Burnes’ Turns: September 24-30


Thanks to Rolling Stone and WWE (an odd combination to be sure), this week was largely about the ’60s, which is pretty much indisputably the best decade for music in our country’s history. However, it’s the much newer “Sirens” and “Piano Man” that are old to me, presenting an interesting dichotomy for my picks for this week.

  1. “Leader of the Pack” – The Shangri-Las
    I’ve always held an affinity for the Phil Spector-esque Wall of Sound recordings of the ’60s, but other than “Be My Baby” by The Ronettes, I’ve never heard one that gripped me like this one does. Though it starts with the borderline-sickening female innocence that the girl groups of this era typically exhibited, it covers a haunting subject and featuring backup vocals that hit with the weight of a funeral bell. It’s the dichotomy between the innocence and tragedy that make the song what it is: unforgettable.
  2. “Downtown” – Petula Clark
    Like probably millions of others, the fantastic new WWE 2K17 ad served as my introduction to this old school track from 1964. Unlike with The Shangri-Las, Clark comes across as a seasoned lover that is trying to either hide or forget her scars whether emotional or physical. It presents a perfect contradiction for the commercial, but it’s a fantastic track on its own.
  3. “Sirens” – Pearl Jam
    This is a track that I heard pretty much right when it came out as Lightning Bolt was one of the first albums I ever reviewed for The East Texan. It reminds me of a time in my life when I was filled with happiness and pride in my newfound work, but was still dealing with the deep-seated pain from my breakup with my serious high school girlfriend. This track seemed to toe that line perfectly then, and it still does today.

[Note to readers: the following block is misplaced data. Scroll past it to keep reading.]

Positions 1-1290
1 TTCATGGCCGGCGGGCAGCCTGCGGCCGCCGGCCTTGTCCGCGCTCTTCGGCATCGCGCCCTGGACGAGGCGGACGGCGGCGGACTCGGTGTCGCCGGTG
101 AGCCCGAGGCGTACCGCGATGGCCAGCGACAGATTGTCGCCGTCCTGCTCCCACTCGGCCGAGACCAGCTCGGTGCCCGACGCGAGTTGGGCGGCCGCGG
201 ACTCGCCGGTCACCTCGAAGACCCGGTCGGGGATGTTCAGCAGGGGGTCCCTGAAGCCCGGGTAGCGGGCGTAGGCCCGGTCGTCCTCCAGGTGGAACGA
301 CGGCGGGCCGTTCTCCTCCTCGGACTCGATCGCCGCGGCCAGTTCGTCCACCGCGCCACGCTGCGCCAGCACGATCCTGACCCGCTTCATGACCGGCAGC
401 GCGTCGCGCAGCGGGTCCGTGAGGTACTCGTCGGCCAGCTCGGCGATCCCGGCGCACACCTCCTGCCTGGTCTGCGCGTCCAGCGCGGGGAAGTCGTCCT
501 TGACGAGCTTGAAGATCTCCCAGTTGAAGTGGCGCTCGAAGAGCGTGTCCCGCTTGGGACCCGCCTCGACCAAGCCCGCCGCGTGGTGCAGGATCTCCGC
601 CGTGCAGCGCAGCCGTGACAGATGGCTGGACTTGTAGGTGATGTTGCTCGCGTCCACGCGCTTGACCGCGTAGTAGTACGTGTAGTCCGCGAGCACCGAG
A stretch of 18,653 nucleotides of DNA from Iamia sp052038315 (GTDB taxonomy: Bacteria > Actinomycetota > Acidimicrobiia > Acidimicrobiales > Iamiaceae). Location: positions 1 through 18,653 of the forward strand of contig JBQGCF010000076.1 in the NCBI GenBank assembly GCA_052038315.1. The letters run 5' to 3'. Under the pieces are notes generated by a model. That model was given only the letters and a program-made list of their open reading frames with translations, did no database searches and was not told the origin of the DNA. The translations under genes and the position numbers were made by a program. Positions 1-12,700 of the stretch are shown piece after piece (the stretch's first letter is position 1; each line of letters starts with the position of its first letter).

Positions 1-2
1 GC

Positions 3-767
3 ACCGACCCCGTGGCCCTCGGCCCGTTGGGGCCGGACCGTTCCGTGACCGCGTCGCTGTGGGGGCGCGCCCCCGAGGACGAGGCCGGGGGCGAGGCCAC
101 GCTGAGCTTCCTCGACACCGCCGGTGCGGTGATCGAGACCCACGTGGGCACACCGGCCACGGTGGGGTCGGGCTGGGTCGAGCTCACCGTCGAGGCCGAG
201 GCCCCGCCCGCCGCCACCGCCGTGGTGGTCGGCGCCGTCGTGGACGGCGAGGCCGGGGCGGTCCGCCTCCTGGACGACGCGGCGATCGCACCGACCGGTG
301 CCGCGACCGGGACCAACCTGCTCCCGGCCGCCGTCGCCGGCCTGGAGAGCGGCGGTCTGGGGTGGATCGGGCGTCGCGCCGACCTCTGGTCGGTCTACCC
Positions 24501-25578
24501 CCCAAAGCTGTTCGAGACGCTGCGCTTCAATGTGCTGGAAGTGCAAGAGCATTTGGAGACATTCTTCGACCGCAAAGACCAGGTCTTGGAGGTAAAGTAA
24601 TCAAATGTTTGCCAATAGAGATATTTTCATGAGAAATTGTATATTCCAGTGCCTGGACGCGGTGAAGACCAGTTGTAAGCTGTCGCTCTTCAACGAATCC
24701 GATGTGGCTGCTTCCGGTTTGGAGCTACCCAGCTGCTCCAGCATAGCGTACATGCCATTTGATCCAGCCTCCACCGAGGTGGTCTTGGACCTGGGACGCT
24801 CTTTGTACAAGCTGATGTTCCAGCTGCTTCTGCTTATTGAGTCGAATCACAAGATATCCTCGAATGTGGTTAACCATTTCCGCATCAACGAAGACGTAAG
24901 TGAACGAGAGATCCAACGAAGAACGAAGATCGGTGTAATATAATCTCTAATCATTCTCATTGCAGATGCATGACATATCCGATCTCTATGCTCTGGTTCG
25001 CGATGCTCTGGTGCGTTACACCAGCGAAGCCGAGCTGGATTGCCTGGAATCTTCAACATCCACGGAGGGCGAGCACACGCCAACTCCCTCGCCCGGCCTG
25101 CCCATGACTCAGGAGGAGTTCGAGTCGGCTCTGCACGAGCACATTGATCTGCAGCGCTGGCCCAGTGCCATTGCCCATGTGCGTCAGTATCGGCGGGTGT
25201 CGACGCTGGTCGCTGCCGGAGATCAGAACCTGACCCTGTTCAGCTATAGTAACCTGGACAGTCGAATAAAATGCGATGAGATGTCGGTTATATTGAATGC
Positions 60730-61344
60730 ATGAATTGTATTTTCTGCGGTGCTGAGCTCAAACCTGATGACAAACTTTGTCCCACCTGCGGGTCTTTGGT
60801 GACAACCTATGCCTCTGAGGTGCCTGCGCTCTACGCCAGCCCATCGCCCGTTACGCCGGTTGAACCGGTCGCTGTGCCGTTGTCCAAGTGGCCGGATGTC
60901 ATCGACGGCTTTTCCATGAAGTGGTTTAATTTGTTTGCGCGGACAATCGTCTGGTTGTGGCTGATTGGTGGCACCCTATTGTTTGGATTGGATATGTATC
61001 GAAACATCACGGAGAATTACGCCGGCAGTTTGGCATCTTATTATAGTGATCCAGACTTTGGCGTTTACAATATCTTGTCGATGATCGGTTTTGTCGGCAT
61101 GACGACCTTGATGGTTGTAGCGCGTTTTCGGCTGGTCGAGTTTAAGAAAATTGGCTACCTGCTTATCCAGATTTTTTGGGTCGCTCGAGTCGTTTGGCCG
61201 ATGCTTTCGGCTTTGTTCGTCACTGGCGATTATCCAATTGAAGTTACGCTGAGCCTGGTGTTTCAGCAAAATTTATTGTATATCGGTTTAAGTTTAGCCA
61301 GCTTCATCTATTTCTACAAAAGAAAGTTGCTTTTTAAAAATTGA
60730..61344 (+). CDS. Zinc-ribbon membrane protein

4. “Midnight Train to Georgia” – Gladys Knight and The Pips
    This is my introduction to Gladys Knight, and I must say if this is what she’s all about, I’ve got a lot of listening to do. Though the setting of failure is scary considering what Sean and I are going to be attempting in the months ahead, the music is inescapable, and the camaraderie between Gladys Knight and her Pips is showstopping.
  5. “Piano Man” – Billy Joel
    I’ve had a tumultuous relationship with this track in the past, as it got so overplayed that I didn’t listen to it for years. But hearing it again after all this time as I go through Rolling Stone‘s Top 500 Songs of All Time, I was struck by how fantastic it really is. When Billy Joel is on, he’s a killer even today. But he outdid even himself when he cut this one.

For more playlists, including my master Burnes’ Turns playlist that contains nearly 2,000 songs, search for Andrew Burnes or Burnes’ Turns on Spotify.

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